Board Member Honored as Reserve Officer of the Year
Dennis Alexander rescued parolee from ocean
By Will Houston
Printed in the Monterey County Herald 8/27/13
(Left: Sand City Police Sergeant Dale Allen, Dennis Alexander, Officer Veronica Harlan. Right: Dennis Alexander and his wife, Laurel Lee-Alexander.)
When a large wave knocked Dennis Alexander and the parolee he was handcuffing off a rocky shoreline in Sand City into the Monterey Bay two years ago, he did not expect to receive a reward for it. “You know, it’s just doing what’s expected for the job,” Alexander said.
When he is not serving on the Seaside City Council or teaching math (in Spanish) at Seaside High School, Alexander serves as a reserve peace officer in Sand City. Last week, Alexander was presented the Reserve Officer of the Year award by the California Reserve Peace Officers Association for his actions in Sand City. The event he was recognized for began when a parole violator fled Marina police on his motorcycle and drove to the rocky shores near Tioga Avenue in Sand City.
Alexander, along with Sgt. Dale Allen and now-retired officer Gerald Gile, responded and found the man standing on the edge of rocks and threatening to jump into the bay. “The tide was rising and he had hands hidden so we didn’t know if he had a gun ,” Alexander said. “We never expected he’d actually do it, but when he did I went in.”
After getting the parolee back on shore, Alexander was starting to handcuff him when a wave knocked the men into the bay. Even in the face of great danger, Alexander was intent on getting the job done. “It was just a matter of putting the handcuffs on him while holding on to the rocks,” Alexander said.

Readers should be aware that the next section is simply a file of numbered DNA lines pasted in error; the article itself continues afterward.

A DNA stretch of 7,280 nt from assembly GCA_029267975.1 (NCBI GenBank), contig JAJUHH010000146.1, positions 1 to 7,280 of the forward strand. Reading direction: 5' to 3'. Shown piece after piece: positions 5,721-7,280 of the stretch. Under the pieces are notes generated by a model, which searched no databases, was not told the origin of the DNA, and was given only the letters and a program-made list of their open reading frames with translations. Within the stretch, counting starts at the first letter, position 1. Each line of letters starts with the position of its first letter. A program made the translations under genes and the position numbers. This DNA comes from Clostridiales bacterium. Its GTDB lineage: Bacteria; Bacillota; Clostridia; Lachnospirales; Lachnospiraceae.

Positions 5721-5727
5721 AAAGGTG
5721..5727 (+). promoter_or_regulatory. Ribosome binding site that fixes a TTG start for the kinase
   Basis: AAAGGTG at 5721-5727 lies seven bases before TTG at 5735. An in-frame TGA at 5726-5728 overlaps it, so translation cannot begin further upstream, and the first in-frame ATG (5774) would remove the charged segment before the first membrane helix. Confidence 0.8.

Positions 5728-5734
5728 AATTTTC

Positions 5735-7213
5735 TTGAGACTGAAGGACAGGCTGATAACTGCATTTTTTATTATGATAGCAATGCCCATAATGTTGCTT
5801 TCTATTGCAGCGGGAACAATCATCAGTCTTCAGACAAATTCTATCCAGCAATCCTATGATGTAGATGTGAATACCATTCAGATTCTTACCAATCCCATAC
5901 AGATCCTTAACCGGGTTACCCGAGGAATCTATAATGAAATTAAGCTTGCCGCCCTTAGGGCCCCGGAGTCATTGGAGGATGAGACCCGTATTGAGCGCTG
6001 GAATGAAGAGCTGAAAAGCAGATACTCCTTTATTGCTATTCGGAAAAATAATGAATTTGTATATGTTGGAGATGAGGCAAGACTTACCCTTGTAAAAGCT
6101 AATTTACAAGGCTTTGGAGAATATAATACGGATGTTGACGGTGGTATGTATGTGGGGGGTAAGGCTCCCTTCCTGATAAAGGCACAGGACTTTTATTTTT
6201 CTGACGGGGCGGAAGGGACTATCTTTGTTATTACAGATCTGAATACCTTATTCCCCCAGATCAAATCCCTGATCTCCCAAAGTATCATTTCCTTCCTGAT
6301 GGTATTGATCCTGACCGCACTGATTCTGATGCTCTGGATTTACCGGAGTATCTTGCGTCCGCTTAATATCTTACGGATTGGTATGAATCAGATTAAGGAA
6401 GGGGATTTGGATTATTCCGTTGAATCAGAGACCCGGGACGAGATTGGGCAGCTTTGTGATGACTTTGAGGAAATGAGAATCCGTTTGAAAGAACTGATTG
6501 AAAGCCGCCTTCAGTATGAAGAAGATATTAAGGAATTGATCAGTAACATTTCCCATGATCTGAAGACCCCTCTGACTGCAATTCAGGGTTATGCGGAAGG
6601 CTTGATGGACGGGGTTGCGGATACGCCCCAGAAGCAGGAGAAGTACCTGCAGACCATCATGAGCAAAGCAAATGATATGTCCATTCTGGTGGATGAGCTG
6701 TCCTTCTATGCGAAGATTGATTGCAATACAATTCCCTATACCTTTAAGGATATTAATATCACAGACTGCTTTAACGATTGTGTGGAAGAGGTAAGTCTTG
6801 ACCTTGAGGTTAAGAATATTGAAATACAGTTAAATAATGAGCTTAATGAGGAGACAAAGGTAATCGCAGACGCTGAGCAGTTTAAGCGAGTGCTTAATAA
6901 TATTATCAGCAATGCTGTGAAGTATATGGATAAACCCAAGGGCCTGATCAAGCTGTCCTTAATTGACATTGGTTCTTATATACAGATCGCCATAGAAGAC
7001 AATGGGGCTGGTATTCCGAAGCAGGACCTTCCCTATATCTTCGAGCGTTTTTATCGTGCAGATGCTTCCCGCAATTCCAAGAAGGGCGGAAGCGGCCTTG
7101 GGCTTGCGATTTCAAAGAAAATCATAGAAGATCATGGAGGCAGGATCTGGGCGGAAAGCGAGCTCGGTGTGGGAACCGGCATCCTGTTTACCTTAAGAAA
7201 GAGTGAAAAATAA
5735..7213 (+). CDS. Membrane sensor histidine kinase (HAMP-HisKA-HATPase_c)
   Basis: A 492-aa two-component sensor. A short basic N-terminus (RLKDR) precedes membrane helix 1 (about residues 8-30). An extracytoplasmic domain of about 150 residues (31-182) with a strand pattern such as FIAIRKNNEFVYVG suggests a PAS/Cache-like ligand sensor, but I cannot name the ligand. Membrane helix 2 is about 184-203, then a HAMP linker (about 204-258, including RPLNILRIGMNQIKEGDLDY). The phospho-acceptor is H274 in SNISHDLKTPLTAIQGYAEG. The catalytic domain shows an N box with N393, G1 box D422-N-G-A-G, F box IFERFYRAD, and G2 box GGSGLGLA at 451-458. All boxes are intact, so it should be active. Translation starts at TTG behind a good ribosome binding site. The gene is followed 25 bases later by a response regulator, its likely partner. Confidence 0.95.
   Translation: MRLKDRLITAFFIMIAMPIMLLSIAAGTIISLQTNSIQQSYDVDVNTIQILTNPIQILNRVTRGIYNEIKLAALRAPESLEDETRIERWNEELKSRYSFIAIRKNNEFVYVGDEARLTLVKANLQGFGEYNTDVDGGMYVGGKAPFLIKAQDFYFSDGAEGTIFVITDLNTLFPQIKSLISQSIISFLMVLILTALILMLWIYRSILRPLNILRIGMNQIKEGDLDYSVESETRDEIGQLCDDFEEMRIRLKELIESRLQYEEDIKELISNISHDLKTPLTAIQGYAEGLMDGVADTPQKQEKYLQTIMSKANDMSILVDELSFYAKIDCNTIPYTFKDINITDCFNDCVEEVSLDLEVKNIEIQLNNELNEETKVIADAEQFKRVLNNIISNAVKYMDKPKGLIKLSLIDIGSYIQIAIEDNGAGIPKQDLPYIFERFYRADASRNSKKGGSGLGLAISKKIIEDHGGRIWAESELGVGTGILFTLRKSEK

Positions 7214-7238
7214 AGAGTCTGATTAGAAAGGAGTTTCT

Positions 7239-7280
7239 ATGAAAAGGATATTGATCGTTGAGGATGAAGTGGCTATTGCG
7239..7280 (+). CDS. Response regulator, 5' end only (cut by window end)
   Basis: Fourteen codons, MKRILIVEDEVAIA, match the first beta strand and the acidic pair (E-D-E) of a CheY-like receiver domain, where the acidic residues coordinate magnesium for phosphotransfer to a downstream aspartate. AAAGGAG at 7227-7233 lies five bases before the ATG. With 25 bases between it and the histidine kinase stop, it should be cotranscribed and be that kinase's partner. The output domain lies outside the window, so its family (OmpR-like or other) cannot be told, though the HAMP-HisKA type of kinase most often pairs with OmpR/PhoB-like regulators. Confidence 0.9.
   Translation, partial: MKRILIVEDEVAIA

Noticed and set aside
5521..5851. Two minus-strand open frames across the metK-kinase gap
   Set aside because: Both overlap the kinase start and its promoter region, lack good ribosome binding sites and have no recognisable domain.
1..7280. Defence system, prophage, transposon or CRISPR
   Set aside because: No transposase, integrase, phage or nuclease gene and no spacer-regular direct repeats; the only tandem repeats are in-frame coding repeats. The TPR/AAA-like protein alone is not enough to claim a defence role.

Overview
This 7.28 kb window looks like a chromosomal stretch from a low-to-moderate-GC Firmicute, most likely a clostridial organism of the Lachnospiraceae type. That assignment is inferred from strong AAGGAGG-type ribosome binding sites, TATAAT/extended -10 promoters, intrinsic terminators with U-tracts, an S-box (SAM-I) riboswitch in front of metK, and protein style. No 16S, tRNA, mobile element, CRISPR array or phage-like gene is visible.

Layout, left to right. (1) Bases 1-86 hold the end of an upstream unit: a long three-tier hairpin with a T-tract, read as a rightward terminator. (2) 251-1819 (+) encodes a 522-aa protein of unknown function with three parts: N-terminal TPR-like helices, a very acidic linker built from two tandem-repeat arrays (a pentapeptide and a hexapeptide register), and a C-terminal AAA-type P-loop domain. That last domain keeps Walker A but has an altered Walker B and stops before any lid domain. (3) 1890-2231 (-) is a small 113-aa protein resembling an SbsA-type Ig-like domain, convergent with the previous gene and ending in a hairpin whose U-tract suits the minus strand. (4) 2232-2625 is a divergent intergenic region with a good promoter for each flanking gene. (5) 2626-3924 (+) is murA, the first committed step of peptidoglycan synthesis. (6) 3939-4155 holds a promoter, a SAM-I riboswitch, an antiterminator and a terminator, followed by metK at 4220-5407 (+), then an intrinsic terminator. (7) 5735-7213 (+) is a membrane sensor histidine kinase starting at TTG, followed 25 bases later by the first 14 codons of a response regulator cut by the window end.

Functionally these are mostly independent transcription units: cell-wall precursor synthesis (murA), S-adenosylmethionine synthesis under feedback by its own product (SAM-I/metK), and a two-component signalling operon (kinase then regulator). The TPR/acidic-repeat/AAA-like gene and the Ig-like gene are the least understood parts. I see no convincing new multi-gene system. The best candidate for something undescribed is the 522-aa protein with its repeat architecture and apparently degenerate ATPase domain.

Alexander has served as a reserve officer for 13 years, starting in Seaside and transferring to Sand City after being elected to the Seaside City Council in 2006. “I think it’s a great way to serve the public,” Alexander said.
The importance of public service was “drilled into” him by his father, who was a sergeant in the Marine Corps. After graduating from college, Alexander served two years in the Peace Corps in the Philippines. It was there that he discovered his passion.
“That really drove the message home to serve a larger purpose than yourself,” Alexander said. “I came back and started earning my keep in this great state and this great country.” Since then, Alexander has served in a plethora of public service programs in Monterey, including Rebuilding Together, the Monterey Rape Crisis Center, the Seaside Neighborhood Improvement Program and the Disaster Action Team with the American Red Cross.
Out of all the nominated officers from hundreds of departments, Alexander was given the highest award for a reserve officer.
Timothy “T.J.” Kniveton, a program director and reserve officer at the Broadmoor Police Department, helped choose the winners at this year’s conference, which was held in San Jose. He said many reserve officers, including himself and Alexander, have full-time professions outside of the reserves and many put their life on the line for little to no pay. “It’s important to recognize these officers because they would never speak up and garner attention for themselves, especially Dennis,” Kniveton said. “To be a reserve officer is definitely a calling.”
The reserve peace officers association is a nonprofit that began in 1974 to raise the professional, educational and employment standards of Reserve Peace Officers in California, and more recently, search and rescue members and volunteers in policing.
“I can only accept this award on behalf of the people I work with,” Alexander said. “Anyone would have done the same with the right people of their team.”
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